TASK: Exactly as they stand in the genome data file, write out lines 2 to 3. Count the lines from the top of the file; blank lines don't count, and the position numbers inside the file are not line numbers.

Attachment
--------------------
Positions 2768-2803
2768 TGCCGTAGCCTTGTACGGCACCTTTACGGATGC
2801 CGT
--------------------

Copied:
2768 TGCCGTAGCCTTGTACGGCACCTTTACGGATGC
2801 CGT